Saturday, January 29, 2011

Overcoming Adversity With Impressive Attacks: Daredevil Ages Well As A Superhero Film!

The Good: Action, Acting, Character, Mood
The Bad: Feels derivative of Batman
The Basics: When the blind Matt Murdock cannot get justice for victims as a lawyer, he runs through the night as a vigilante in Daredevil

The superhero genre is one that is, frankly, quite tired. It is fairly formulaic and in the end, most superheroes blend together, save how they achieve what they do. That is, Spider-man, Superman, Batman, they all end up having the same essential goal, but how they achieve it is different. As a result, there are only so many superhero stories one may see before one has pretty much seen it all. In a lot of ways, it's like sitcoms today; putting out a new one is like trying to squeeze one more into an already saturated market. It was with that in mind, that I sat down to Daredevil, which makes sense as I have named 2011 my Daredevil year (check out my review of Guardian Devil here!).

Matt Murdock, a blind defense attorney by day, has the alter ego Daredevil by night. When Murdock's father was killed for not throwing a boxing match, Murdock vowed to fight in the name of good in Hell's Kitchen. Now, years later, he is a vigilante and he is alone, fighting the good fight by day and making sure the justice that he can't get as a lawyer is delivered at night. When the Kingpin, the mobster of Hell's Kitchen decides he wants to eliminate the competition, he sends Bullseye. Bullseye is a hitman who can hit anyone or anything with a projectile and he never misses. When Bullseye kills a prominent member of the business community, Elektra, who has been involved with Matt Murdock, believes Daredevil is to blame and she vows revenge. While attempting to stop Bullseye, who has sworn to Kingpin he will kill Daredevil, Daredevil must avoid Elektra and convince her he is not to blame for her father's death.

While Daredevil has much of the same darkness and ambiguity of Tim Burton's Batman (and Batman Returns), it still has a decent feel to it that makes us want to keep watching it. Murdock's encounters with Elektra are easy to watch and there is definite chemistry between them. Lacking Murdock's clear goals, Elektra becomes something of an intriguing wildcard in the mix of the film. Daredevil is a great example of a person with an honorable goal, but a questionable execution of it. So when Daredevil insists he is not the bad guy at various points in the film, it is certainly up for debate.

Daredevil personifies the moral ambiguity of today, where people have the generally right idea about what is right and wrong, but how they execute their beliefs seems uncertain or contrary to morality. Thus, it makes a great deal of sense that Daredevil is blind, what better manifestation of ambiguity?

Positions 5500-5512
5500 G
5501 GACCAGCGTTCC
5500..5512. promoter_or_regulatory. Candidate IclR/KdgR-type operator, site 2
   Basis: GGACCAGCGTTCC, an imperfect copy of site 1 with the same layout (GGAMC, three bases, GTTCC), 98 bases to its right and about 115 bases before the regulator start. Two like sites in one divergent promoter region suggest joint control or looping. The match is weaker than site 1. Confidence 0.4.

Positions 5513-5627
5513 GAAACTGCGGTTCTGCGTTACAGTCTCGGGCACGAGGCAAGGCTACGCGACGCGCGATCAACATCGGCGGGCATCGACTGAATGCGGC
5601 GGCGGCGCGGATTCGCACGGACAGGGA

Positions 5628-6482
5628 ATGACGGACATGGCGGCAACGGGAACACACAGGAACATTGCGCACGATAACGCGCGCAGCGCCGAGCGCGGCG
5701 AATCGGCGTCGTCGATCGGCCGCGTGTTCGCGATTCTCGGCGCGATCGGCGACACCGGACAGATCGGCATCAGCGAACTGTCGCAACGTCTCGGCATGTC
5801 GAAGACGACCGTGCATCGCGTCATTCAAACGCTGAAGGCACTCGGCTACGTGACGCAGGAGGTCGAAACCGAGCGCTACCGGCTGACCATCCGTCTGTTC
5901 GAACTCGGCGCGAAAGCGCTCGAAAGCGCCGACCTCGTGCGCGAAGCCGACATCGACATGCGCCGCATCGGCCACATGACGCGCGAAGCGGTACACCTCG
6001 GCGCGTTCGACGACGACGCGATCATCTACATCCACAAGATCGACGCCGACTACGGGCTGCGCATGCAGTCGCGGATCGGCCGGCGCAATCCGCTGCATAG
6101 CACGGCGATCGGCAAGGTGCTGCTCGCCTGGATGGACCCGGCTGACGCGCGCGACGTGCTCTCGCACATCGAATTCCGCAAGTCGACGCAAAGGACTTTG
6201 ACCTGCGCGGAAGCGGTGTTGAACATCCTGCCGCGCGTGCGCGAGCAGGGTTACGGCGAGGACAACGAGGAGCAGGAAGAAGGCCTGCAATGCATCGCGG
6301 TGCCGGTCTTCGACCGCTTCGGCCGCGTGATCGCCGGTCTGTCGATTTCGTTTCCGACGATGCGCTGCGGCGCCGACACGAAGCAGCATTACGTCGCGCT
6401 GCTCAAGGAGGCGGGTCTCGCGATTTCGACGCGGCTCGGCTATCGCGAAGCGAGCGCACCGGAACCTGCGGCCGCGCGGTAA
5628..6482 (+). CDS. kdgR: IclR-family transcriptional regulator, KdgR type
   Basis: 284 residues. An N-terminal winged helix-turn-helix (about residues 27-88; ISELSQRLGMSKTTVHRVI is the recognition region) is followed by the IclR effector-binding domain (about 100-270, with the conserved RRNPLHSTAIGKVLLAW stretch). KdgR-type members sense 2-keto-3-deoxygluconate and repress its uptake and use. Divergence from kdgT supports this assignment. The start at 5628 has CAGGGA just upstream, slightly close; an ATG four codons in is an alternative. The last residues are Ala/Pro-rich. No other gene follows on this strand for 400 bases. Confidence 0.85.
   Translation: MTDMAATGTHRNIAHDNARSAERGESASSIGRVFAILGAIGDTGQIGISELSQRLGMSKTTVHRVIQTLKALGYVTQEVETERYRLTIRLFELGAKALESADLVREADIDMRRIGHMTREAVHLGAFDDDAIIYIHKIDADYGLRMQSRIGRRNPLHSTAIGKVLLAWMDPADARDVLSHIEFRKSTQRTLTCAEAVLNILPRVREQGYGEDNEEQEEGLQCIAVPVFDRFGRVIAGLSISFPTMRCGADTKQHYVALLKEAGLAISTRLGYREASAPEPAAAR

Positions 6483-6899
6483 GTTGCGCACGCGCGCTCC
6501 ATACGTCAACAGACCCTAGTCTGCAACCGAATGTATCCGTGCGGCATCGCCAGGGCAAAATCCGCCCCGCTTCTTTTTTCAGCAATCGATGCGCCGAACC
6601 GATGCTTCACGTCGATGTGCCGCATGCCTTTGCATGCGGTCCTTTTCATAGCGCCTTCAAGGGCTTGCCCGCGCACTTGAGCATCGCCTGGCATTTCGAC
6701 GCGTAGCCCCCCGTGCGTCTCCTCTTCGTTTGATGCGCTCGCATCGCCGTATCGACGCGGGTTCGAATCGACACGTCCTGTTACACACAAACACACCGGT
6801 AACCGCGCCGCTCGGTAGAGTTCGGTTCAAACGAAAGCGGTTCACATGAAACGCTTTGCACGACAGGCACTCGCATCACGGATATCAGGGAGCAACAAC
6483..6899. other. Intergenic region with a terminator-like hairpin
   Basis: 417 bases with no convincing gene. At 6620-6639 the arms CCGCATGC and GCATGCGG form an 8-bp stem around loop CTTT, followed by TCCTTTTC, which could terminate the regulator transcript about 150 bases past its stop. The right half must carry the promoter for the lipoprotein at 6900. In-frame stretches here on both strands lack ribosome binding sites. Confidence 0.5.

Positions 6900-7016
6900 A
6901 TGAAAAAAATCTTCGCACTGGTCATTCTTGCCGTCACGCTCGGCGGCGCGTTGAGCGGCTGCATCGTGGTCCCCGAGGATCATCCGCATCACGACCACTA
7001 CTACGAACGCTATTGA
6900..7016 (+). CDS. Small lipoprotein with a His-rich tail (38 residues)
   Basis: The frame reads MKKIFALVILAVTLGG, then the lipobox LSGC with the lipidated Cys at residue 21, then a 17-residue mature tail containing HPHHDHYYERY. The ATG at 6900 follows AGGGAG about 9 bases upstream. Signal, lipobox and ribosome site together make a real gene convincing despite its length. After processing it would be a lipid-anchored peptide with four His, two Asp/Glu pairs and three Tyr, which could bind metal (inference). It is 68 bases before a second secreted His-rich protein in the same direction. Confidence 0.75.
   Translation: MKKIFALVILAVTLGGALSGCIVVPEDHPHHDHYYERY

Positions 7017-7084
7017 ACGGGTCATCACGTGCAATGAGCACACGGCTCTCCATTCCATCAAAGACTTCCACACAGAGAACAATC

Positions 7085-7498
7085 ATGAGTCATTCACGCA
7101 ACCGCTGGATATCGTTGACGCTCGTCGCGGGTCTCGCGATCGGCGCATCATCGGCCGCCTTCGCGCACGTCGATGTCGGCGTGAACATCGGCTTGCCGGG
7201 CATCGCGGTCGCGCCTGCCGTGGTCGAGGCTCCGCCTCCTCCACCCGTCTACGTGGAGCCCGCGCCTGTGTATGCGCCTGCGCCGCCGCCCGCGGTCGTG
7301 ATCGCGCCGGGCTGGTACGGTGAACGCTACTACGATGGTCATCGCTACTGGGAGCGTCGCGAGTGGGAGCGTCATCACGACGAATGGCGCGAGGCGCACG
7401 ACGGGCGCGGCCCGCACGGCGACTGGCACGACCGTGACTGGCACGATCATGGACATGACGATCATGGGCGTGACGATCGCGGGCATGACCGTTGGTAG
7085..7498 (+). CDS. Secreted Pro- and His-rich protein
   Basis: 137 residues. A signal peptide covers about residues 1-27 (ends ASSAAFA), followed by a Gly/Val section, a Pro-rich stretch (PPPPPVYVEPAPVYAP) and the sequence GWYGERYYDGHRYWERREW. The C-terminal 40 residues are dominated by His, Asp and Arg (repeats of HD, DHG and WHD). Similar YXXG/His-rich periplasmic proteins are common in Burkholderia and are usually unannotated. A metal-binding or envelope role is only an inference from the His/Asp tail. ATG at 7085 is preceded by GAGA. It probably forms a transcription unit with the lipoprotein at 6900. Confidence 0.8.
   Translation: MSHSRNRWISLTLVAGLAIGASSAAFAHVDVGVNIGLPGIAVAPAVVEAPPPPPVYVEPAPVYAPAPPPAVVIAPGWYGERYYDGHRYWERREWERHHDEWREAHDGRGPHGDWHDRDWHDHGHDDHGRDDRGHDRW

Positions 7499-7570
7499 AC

And the effects that surround Daredevil as we "see" how he visualizes the world are very clever. His heightened senses are intriguing and it's always clear in Ben Affleck's performance that the character is blind. That takes a special balance and Affleck maintains it. So, while the special effects are very cool, they do not hold a candle to the acting. Affleck here becomes Matt Murdock and Daredevil; there is no trace of Affleck, which is what good acting ought to be.

In fact, the casting throughout Daredevil is astonishingly good. Jennifer Gardner IS Elektra. Gardner manages to do a great job of personifying the hard-hitting heroine. She's put in a rough place, playing a strong female character without simply reprising her famous Alias role. She manages to do it, though and quite well. Elektra is different in body language, tone and costuming than Sydney Bristow.

The villains are pretty impressive as well. Michael Clarke Duncan is cold and powerful as the Kingpin. He manages to not be simply the thug he was in The Whole Nine Yards, too. He's more reserved, more businesslike, more professional and Duncan brings all of that out in his performance. Finally, Collin Farrell is wickedly villainous, without a trace of humor, as Bullseye. The cast comes together with very natural chemistry and coherence, creating a distinctive feel to Hell's Kitchen that is different from Gotham in Batman.

So while there is some of the good vs. evil that we've come to expect from superhero films, Daredevil makes it feel new and somewhat original with greater emphasis on character and an intriguing twist with a somewhat disabled hero. Daredevil feels new because it is not relying on special effects and it puts greater emphasis on quality acting and fleshing out of characters than most superhero films.

Having only read a single Daredevil comic, I am not qualified to speak on how this film stacks up in comparison, but it seems to me that anyone who is into action-adventure films will find something to enjoy here. If you can handle violence, this film will be fine, but it's not a film for kids.

For other super hero films, please check out my reviews of:
Iron Man 2
The Dark Knight
Wonder Woman


For other film reviews, please visit my index page by clicking here!

© 2011, 2003 W.L. Swarts. May not be reprinted without permission.
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